During the Money 20/20 Conference held in late October, a panel discussed the fintech charter. Benjamin Lawsky, Vullo’s predecessor, said that regulatory competition between federal and state regulators can sometimes produce a better end result than the action of either in a vacuum.
He suggested that OCC’s action has pushed the states to “run to catch up.”
“That’s not all bad,” said Lawsky.
Historically, state banking law and regulation has at times pulled ahead of federal efforts. CSBS has a major project called Vision 2020 that is looking at many fintech and innovation issues, and the group recently appointed a large advisory body of fintech players.
Former Comptroller Thomas Curry, who was a state regulator (in Massachusetts) prior to heading OCC, was also on the panel. He said that the fintech charter concept was part of a broader effort by the agency to address developing financial technologies. This included issuing a white paper on responsible innovation and formation of the OCC Office of Innovation headed by Knickerbocker.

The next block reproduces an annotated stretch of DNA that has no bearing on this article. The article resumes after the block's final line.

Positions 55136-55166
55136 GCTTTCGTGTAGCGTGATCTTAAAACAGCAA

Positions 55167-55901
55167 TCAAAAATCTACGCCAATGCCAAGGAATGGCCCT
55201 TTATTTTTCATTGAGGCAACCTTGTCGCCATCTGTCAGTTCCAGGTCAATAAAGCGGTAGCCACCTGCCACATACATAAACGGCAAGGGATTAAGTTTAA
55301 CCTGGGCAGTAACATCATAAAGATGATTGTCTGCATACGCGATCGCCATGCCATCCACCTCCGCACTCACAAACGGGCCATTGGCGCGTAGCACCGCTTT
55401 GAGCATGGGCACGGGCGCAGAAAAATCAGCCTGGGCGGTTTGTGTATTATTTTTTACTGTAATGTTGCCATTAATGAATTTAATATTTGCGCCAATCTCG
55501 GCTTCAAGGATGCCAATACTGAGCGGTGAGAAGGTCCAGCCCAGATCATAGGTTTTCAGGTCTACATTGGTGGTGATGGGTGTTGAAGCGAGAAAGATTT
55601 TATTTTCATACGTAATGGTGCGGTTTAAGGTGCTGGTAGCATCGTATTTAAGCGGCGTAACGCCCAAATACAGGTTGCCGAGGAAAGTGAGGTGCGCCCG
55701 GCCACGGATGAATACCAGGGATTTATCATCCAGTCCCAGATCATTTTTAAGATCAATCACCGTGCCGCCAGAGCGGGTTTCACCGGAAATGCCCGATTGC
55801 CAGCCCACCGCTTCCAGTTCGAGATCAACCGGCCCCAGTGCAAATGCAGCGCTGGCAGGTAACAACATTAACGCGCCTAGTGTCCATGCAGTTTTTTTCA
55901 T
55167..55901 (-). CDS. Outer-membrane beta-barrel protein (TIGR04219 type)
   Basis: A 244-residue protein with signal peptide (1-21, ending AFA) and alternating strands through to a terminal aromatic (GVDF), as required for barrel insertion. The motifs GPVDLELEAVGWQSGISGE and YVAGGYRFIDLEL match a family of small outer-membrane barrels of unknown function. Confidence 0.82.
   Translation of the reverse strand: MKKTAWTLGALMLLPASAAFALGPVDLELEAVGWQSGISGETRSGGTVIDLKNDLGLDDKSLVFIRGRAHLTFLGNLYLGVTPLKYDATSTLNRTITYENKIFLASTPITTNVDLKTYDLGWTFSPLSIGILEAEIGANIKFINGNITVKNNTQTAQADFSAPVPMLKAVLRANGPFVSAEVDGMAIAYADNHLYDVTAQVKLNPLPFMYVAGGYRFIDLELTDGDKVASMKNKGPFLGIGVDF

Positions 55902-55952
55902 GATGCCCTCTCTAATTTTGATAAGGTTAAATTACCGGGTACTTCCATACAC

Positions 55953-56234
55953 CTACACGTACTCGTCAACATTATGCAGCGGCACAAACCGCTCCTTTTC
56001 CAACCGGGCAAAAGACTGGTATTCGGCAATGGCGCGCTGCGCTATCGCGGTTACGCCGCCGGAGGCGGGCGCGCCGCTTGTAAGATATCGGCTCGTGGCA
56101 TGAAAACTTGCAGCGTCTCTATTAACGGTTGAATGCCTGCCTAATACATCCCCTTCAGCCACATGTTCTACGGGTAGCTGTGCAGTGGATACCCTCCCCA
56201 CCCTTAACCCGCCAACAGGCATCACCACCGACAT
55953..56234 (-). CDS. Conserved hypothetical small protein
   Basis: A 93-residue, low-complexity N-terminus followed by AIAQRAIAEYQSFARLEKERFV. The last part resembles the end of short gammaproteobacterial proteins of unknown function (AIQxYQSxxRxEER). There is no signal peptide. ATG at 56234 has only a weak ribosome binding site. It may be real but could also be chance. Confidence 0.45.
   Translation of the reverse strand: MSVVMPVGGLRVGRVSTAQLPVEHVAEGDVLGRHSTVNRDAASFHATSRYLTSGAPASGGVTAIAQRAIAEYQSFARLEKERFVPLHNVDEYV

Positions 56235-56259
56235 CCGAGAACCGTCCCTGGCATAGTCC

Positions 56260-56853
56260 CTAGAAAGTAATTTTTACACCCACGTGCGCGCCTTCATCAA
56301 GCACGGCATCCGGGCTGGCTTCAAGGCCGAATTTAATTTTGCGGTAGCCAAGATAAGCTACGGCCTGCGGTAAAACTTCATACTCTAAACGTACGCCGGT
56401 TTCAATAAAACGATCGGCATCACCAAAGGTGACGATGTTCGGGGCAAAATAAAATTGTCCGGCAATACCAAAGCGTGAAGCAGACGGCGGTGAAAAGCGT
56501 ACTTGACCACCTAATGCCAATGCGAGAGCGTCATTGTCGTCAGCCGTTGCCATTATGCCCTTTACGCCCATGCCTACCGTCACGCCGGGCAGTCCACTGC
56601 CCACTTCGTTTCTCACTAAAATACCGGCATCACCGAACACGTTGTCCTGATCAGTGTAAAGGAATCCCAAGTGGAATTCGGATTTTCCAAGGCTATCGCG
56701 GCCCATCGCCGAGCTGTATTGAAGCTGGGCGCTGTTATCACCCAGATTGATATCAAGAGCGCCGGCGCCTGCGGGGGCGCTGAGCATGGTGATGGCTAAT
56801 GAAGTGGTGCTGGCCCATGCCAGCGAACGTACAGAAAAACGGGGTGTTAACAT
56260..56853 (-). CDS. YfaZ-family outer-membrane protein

“I think creative tension is very healthy,” said Curry.
Panelist Richard Neiman, head of regulatory and government affairs at Lending Club, noted that the charter proposal helped focus banking industry attention on innovation and caused more banks to think about fintech partnerships. He noted that Lending Club had over 40 community banks taking part in its marketplace lending platform.
Lawsky said that he hopes that the creative tension will result in the best possible outcome—a race to the top, he said, rather than to the bottom. He said he didn’t favor conditions where almost anyone could obtain a charter to provide banking over the internet.
“We’ve lived through one crisis and I don’t care to go there again,” said Lawsky.
Curry suggested that the special purpose fintech charter could in time be an impetus for Congress to adopt some version of the “sandbox” that other nations have. Curry long maintained during his tenure that OCC lacked the authority to set up a sandbox, such as that in the United Kingdom, where developers could create new financial services in cooperation with and under the protection of regulators.